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Two adverse drug test results, three negative for UFC 235

A metabolite of the turinabolic oral steroid continues to beat in Jon Jones' system prior to his fight with Anthony Smith at UFC 235.

A quintet of drug test results released today by the Nevada State Athletic Commission shows that the light weight of the UFC has exceeded three and failed two for the M3 metabolite that is periodically in its system since a positive test in July 2017.

Samples tested at the WADA-accredited Sports Medicine and Research Laboratory (SMTTL) on February 14th and 15th gave "adverse" results, with Jones recording 40 and 20 picograms per milliliter respectively. (See the statement and the results of the NSAC test here.)

A USADA test of February 23 is still pending. The NSAC ordered that all of Jones' pre-fight samples be shipped, but allowed him to participate on Saturday in the pay-per-view party at T-Mobile Arena.

As in previous cases where traces of steroid metabolite were detected in Jones' system, it is not sanctioned, its metabolites being considered residual compared to the 2017 test that resulted in a suspension of 15 months.

In a statement released to the media, the NSAC said Jones was "cooperative" and that the SMRTL's chief, Daniel Eichner, reiterated that there was "no scientific or medical evidence that it was". athlete would have an unfair advantage leading to or for his competition. "

M3 metabolite levels are approximately within the same limits as previous tests, for which Jones had been identified by drug testing; positive of December 28, 2018, returned a level of 33 picograms, while the test of December 9 was between 60 and 80 picograms.

The results of the complete test and the body that performed the test include:

  • February 1 (US Anti-Doping Agency) – No abnormal test results.
  • February 9 (Voluntary Anti-Doping Association, California) – No abnormal test results.
  • February 14 (Nevada State Athletic Commission) – Result of abnormal analysis. DHCMT M3 detected 40 μg / mL.
  • Feb. 15 (Nevada State Athletic Commission) – Abnormal scan result. DHCMT M3 detected 20 μg / mL.
  • February 18 (Voluntary Anti-Doping Association, Nevada) – No abnormal test results.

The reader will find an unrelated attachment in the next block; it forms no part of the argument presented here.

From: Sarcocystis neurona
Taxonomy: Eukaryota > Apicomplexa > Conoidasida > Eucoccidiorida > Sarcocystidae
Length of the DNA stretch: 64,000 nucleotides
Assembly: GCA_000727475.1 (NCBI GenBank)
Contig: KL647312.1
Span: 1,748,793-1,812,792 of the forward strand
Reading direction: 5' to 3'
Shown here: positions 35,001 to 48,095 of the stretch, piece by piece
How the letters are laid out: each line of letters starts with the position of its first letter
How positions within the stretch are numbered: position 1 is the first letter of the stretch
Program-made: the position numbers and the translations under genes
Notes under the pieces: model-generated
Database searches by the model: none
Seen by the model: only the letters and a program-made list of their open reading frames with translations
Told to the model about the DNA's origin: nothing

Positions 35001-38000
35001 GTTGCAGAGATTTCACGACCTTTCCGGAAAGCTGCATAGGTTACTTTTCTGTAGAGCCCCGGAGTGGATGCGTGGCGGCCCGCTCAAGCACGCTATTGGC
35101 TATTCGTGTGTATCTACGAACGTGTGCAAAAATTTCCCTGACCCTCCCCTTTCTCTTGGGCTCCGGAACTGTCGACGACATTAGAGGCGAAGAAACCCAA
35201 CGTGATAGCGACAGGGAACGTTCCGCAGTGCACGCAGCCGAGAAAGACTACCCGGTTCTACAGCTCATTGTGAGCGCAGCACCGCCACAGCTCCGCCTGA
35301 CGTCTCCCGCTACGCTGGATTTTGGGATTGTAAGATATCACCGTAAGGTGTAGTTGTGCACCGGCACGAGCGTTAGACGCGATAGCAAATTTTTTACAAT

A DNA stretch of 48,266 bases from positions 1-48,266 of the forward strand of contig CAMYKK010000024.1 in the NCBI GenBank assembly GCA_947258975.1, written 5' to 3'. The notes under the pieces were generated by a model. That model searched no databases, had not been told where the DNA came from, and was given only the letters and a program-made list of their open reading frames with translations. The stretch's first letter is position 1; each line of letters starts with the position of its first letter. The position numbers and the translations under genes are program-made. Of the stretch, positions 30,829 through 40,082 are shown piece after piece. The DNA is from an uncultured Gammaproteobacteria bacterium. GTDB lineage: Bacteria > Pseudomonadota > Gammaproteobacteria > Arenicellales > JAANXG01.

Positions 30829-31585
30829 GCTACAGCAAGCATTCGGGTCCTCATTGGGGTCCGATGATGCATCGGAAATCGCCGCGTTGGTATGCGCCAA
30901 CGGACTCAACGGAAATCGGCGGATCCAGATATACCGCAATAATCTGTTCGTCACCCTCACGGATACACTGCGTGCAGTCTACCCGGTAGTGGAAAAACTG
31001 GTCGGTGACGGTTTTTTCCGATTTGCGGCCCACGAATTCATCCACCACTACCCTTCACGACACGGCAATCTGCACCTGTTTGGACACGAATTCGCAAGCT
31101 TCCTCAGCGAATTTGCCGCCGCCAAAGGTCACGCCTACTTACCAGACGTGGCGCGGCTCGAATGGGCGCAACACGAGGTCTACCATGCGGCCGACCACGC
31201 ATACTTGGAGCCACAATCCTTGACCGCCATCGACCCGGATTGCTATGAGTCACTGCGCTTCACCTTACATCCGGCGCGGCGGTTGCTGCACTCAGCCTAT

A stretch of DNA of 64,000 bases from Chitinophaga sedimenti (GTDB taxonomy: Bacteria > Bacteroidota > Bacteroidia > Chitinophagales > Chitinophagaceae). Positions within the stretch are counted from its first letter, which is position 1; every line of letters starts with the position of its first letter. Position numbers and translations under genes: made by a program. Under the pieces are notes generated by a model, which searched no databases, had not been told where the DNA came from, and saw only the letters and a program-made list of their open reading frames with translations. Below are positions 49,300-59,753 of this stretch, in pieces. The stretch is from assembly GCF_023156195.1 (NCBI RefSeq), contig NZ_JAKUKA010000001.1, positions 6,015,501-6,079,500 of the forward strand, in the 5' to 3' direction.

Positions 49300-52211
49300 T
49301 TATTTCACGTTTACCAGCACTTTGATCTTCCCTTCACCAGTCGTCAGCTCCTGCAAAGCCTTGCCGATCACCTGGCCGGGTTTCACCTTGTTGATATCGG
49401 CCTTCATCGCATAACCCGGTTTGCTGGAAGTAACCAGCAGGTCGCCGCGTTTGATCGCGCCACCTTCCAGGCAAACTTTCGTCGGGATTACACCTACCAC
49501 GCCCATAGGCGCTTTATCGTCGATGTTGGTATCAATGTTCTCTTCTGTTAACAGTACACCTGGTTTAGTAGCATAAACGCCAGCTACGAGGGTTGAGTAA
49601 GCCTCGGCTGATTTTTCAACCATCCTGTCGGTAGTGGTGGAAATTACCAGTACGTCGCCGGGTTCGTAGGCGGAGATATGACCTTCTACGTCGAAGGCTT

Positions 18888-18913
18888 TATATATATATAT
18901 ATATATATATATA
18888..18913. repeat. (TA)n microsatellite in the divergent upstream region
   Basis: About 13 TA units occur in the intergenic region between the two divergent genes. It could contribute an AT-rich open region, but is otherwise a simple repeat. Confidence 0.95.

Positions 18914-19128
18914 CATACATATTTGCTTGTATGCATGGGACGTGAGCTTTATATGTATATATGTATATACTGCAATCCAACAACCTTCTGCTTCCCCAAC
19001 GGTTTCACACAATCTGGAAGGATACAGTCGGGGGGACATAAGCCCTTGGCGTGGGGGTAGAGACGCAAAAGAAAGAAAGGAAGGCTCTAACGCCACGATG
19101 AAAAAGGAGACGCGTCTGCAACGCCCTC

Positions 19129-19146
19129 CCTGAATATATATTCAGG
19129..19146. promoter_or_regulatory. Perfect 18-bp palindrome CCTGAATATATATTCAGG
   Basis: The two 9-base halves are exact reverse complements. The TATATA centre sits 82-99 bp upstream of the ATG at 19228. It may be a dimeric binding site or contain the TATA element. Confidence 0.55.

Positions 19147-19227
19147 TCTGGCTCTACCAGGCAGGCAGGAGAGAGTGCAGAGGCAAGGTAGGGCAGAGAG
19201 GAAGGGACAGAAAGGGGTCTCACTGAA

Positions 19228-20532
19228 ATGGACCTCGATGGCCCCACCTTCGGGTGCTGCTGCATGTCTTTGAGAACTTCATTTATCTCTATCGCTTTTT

• February 23 (US Anti-Doping Agency) – Pending.

Jones had already successfully passed other drug tests, including one on February 18 by VADA, in which the champion had to register after his December 9 test was the catalyst for moving his fight for the UFC 232 title from Nevada California.

Jones, 31, appeared last month before the NSAC at a comprehensive hearing on his drug testing background. He received a temporary license for a fight, but was ordered to participate in a thorough drug testing test before Saturday's pay-per-view evening. He was also forced to continue drug testing throughout this year to provide more data to regulators on the M3 metabolite.

UFC President Dana White defended Jones' recent story and said the star had done nothing wrong. The vice president of health and athlete performance of the UFC said that it would be unfair not to let Jones compete.

Jones firmly denied having consciously used performance-enhancing drugs at any point in his career. His positive record in July 2017, following the title win over Daniel Cormier at UFC 214, was his second doping offense at USADA, his UFC anti-doping partner. He was suspended for 12 months after failing a pre-fight test in conjunction with a UFC 200 title fighter against Cormier.

In his two anti-doping cases, Jones led the USADA to arbitration. He claimed that a tainted sexual enhancement pill had pushed him to become positive for estrogen blockers, clomiphene and letrozole. Although the arbitrator agreed that he did not deliberately cheat, he was found guilty of numerous misconduct for "reckless" acts committed prior to his failure.

In his second case, he had been suspended for four years for his second violation, but had benefited from a 30-month reduction for providing the anti-doping agency with "substantial assistance" for others. doping violations before submitting to arbitration. Richard McLaren, the well-known anti-doping investigator, gave Jones three more months for his role as the next witness and his efforts to prevent another positive outcome.

For more information on UFC 235, check out the UFC Rumors section of the site.

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